UK Hospitality Industry Workforce Issues
At this week’s destination managers meeting one of the major current and predicted ongoing issue discussed was the shortage of trained workers across all skill levels and disciplines. Although the problems have already hit the national headlines they are not confined or due solely to the predictable (and identified as a potential issue as early as January see ESCE report) loss of EU worker who have returned home. British Destination members cited numerous instances of a loss domestic workers, most whom had been forced to seek or had found alternative employment in the last year and who were now reluctant or unwilling to return to work in the hospitality industry.
The view was that this was not something that would correct itself immediately and may not without intervention in the short, or immediate term. The impact on business was significant and was stopping some business opening and other operating at the current restricted levels and this would only get worse as restrictions lift and potential capacity and demand improves. Critically a once in a generation the opportunity to impress and retain for the future an essentially captive domestic audience in 2021 was being placed in jeopardy by the likely continuation of capacity and service quality issues. Large numbers of inexperienced staff and a lack of skilled staff in key disciplines is bound to impact on the consumer experience and give a jaded impression of what UK tourism has to offer.
Destination managers, thought it highly unlikely that the UK Government would move to lift “lower skilled tourism employment” migration restrictions and certainly not in time to impact on the critical 2021 summer season but, nonetheless, British Destinations should support the ongoing industry lobbying efforts to achieve some movement now or in the future. To that end it is important to understand the Government’s current position which is covered in the following summary:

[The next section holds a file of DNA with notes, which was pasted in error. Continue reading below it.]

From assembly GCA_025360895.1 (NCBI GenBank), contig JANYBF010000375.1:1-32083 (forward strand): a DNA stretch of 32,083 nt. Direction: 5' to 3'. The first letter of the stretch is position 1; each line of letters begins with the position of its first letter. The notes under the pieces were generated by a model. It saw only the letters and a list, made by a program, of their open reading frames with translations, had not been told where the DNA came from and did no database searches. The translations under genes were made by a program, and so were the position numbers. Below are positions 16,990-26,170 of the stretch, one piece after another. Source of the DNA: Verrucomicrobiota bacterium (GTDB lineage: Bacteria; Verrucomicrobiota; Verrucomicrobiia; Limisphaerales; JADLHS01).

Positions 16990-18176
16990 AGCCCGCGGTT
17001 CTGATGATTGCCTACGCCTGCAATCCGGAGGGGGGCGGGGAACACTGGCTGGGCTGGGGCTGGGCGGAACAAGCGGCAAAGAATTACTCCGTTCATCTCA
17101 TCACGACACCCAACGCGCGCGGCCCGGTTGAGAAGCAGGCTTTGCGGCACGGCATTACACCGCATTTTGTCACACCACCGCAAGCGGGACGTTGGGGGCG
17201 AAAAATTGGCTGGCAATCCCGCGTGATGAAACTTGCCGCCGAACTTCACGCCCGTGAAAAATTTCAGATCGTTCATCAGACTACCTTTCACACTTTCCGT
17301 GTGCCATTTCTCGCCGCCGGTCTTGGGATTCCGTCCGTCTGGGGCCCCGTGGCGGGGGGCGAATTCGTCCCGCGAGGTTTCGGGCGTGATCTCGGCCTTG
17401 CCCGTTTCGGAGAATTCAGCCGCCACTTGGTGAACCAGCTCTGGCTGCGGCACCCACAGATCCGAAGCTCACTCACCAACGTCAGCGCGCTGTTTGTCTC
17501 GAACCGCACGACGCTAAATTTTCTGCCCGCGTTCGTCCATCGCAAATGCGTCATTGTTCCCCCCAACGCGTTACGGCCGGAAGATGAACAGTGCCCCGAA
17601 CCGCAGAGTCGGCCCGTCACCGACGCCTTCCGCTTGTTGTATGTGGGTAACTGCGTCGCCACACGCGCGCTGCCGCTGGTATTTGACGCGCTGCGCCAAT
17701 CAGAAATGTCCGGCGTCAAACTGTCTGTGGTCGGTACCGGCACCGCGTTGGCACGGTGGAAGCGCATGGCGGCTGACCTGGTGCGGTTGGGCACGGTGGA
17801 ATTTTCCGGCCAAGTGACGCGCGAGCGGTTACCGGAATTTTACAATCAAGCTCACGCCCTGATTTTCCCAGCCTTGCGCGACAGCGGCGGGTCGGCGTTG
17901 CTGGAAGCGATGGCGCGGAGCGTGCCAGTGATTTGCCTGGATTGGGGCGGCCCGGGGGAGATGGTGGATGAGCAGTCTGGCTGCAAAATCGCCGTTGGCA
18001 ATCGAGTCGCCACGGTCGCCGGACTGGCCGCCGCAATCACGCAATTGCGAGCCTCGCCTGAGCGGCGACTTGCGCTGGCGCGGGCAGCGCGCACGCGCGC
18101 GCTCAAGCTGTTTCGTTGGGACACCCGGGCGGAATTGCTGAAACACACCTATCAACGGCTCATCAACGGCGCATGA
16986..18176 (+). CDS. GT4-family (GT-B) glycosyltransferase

Members thought it vital to look in parallel with the issues for the domestic workforce. Covid-19 had further exposed direct problems like relatively low wages combined with unsociable hours, seasonality issues etc. and indirectly related issues ranging, for example, from poor image of employment in the industry to a lack of affordable quality accommodation or housing in popular tourism areas. The majority of these were significant long-standing issues that could and would not be address quick but addressed they must be unless the industry believed that UK Government would at some point allow the industry greater access to large numbers of highly motivated, experienced overseas workers willing and able to work for comparatively low wages and in some instances live in relatively uncomfortable conditions working long and or unsociable hours. If there was ever a time to address some of the big, “elephant in the room” issues for domestic employment within the industry it was now.
UK Government has understandable put considerable emphasis on schemes like Kick Start and would in all likelihood continue to refer the industry to these schemes as immediate solutions. Members report a number of issues with obtaining staff via the scheme ranging from high degree of competition for a limited number candidates to barriers to uptake. Blackpool cited an issue with the complex paperwork which was serving as an understandable barrier to many potential candidates. In Blackpool’s case the Council had deployed staff to job centres to assist candidates with their applications generating a very large percentage increase in uptake and successful participation. This model was recommended as a potential solution to other major destinations struggling to utilise the Kick Start scheme as a means of supporting their local industry.